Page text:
Ken and I just got back from a 19 day flying trip. Ten days of actual flying, 5900 miles and 48 hours of operating the airplane (average speed of 140 mph; 6 hours spent maneuvering). Took about 500 gallons of gas, 12 mpg. Fortunately I didn't learn to fly because I thought it was particularly practical. This trip was particularly frustrating because we got unlucky with headwinds and maintenance problems. nice airplane for long trips. And we're fortunate in having the time and money to go on a trip like this and just shrug off a few days' delay. It's unusual for a pilot as new as I to take such a long trip. I couldn't do it without sharing the flying with Ken, both for his expertise and for his instrument rating in case of bad weather.
Here's a map of our full route. My favourite stops were Kansas City for a nice downtown, Cleveland for a great dinner at Lola, and Tucumcari for a small airport fuel stop complete with borrowing a 20 year old cop car to drive in to town for enchiladas. I also enjoyed our time in St. Louis, even if it was frustrating; it's a nice town with a lot to offer visitors.
Next up is a trip to Florida for Christmas. Looking forward to not flying through Kansas for once! We may hop over the ocean to the Bahamas while we're at it, would be a nice entry in the logbook.
I'm sitting in St. Louis waiting for our plane to be fixed. This repair is the third required on our trip to Boston and back. The first was replacing a vacuum pump in Santa Fe; that only delayed us a few hours. The second was replacing a gear indicator switch in Poughkeepsie where we were stopped for a few days anyway. Failure #3 is bad luck, the attitude indicator failed on Saturday morning. Mechanics generally don't work weekends and you have to have parts shipped anyway, so now it's Tuesday and they just installed a new one and it doesn't work, something else is wrong.
The good news is none of these failures was anything serious; the plane flies fine even without fixing them (albeit it's not legal nor smart). The bad news is repairs are delays, multiple days of delay, and it gets a bit tiresome.
The other big slowdown in a little plane is winds. Generally you expect a 10-15kt wind from the west across the US, so you get a tailwind going east and a headwind coming home. But winds change a lot down low and we've had terrible luck. We haven't seen a tailwind yet and half our days have had 25kt+ headwinds, making us travel 20% slower. Between headwinds and other weather our 3 day trip to Boston ended up taking 4.5.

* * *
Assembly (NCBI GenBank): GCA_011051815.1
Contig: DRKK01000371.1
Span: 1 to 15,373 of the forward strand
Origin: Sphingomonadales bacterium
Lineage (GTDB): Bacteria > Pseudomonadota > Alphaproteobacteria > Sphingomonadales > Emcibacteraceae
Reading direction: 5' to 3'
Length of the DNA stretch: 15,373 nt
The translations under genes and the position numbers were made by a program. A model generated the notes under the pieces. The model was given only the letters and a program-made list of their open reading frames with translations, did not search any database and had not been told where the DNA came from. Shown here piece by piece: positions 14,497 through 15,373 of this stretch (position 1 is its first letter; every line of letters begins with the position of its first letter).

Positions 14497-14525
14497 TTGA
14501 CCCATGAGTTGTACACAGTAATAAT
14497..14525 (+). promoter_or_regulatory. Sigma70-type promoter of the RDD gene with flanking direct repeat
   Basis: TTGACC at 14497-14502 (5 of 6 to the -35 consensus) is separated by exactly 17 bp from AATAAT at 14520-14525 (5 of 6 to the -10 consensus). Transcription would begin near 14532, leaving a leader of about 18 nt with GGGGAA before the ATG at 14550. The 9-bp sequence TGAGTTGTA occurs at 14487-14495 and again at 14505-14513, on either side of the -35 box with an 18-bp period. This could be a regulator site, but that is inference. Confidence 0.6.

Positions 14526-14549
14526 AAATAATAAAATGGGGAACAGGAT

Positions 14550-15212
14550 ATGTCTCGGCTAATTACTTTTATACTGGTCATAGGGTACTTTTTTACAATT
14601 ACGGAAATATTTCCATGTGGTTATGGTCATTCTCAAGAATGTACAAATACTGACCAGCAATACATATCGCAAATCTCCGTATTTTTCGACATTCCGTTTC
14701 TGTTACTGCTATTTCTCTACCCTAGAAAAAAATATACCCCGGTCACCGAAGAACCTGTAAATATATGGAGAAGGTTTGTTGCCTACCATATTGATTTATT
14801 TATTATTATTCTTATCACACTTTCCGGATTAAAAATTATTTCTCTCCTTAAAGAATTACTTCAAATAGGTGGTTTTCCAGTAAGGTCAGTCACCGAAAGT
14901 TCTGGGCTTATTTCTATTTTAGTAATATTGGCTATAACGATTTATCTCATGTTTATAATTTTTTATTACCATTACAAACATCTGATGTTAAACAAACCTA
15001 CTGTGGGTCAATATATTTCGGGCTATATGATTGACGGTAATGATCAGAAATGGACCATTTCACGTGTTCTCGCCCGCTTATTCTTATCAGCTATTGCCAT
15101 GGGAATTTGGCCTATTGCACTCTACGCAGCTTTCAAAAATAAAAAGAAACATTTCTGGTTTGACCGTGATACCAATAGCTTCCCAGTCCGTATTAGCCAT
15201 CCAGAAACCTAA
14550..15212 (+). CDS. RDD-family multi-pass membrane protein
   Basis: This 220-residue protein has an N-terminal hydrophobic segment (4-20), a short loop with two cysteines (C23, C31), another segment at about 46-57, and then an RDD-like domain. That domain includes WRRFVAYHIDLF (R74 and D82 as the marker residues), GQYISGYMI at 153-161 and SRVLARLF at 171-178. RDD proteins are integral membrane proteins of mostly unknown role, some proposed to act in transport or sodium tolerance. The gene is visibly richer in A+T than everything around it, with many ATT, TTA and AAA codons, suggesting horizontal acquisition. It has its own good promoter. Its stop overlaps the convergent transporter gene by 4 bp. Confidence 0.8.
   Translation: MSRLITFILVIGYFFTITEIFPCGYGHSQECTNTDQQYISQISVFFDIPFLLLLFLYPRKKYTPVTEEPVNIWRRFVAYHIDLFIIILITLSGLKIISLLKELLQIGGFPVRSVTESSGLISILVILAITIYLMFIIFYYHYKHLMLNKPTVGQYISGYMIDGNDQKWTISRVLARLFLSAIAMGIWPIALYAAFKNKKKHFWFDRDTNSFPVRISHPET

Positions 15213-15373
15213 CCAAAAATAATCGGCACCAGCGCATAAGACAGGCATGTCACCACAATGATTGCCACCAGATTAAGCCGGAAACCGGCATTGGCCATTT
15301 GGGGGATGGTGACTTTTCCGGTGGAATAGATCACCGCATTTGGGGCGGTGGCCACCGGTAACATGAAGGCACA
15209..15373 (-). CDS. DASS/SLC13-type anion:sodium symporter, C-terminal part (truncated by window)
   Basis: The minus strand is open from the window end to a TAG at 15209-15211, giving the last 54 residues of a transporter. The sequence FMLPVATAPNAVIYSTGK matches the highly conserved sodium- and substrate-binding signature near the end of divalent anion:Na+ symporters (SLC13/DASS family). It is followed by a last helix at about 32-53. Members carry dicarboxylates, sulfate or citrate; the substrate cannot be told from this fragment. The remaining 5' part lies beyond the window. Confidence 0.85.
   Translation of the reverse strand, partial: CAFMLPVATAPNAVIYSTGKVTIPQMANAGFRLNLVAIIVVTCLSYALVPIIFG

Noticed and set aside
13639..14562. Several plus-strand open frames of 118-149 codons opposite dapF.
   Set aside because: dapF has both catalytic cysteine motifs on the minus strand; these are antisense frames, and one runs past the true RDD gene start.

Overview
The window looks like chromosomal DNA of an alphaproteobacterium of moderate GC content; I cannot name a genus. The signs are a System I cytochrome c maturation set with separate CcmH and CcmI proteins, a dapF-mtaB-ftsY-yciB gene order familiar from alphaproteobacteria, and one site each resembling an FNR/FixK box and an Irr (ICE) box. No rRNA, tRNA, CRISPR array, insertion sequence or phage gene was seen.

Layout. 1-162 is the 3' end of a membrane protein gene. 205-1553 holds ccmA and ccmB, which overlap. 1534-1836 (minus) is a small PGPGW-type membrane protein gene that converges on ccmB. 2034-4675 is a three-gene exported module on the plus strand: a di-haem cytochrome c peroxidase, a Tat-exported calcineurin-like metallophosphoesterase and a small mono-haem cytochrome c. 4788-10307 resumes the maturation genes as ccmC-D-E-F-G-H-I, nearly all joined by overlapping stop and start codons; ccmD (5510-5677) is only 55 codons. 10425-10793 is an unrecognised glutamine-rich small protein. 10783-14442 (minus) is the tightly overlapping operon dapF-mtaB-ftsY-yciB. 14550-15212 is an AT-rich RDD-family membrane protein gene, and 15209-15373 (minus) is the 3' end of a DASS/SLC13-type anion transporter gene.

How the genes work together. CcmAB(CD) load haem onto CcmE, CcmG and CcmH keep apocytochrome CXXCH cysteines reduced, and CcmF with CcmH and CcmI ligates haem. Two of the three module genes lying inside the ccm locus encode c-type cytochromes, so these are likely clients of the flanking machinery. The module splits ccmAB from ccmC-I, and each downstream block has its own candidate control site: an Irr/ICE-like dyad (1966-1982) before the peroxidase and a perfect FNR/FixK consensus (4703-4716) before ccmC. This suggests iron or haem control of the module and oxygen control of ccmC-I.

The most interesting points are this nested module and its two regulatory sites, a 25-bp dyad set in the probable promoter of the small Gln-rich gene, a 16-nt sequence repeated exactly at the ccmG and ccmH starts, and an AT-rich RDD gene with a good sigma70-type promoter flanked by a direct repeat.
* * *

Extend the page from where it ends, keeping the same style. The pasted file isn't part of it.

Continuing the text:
At least we're stuck in St. Louis and not somewhere in the middle of nowhere. It's a nice city.
Polymaps' job is loading map tiles, what about the tiles themselves? I lifted the aviation sectionals from RunwayFinder and the state outlines from a PolyMaps demo. I had to build my own map layer for elevation. SRTM is an amazing free elevation dataset (7GB for North America, an hour's download). But it's just raw data and I need images.
SRTM is a simple enough format but I didn't want to write a bunch of rendering software. Fortunately there's MapServer, a dynamic web server for map tiles. MapServer wraps a CGI interface around GDAL, which does the heavy lifting of projection, scaling, and rendering (via libgd). The great thing about this software is it all just works and has great docs. I barely understand what it's doing, but I got it working with an hour or two of tinkering.
I didn't link my live map because my server would die; the dynamic rendering from Mapserver is too much for it. It'd be pretty simple to prerender all the SRTM tiles to about 100 gigs of image files for fast serving. That'd be a useful resource to host online for other mappers to use in their own products. But what I really want to do is move that 8000' threshold I hardcoded into the user's hands, to let you dial up and down and quickly see terrain levels. To do that requires some client side image manipulation, so that's my next hack.
For video games I've been playing almost nothing but Minecraft for weeks now. It's a really amazing game / toy / sandbox, beautifully done. The ease of playing it combined with the complexity of what you can do with it makes for a really engaging game. It's also horribly buggy and with comically bad graphics, although the graphics grow on you after awhile.
The video above is my first experiment with Redstone circuits, Minecraft's complex digital logic system. I like blinking lights. The video also shows off the lovely Quandary texture pack, which combined with the texture rotator gives a nice sense of changing seasons.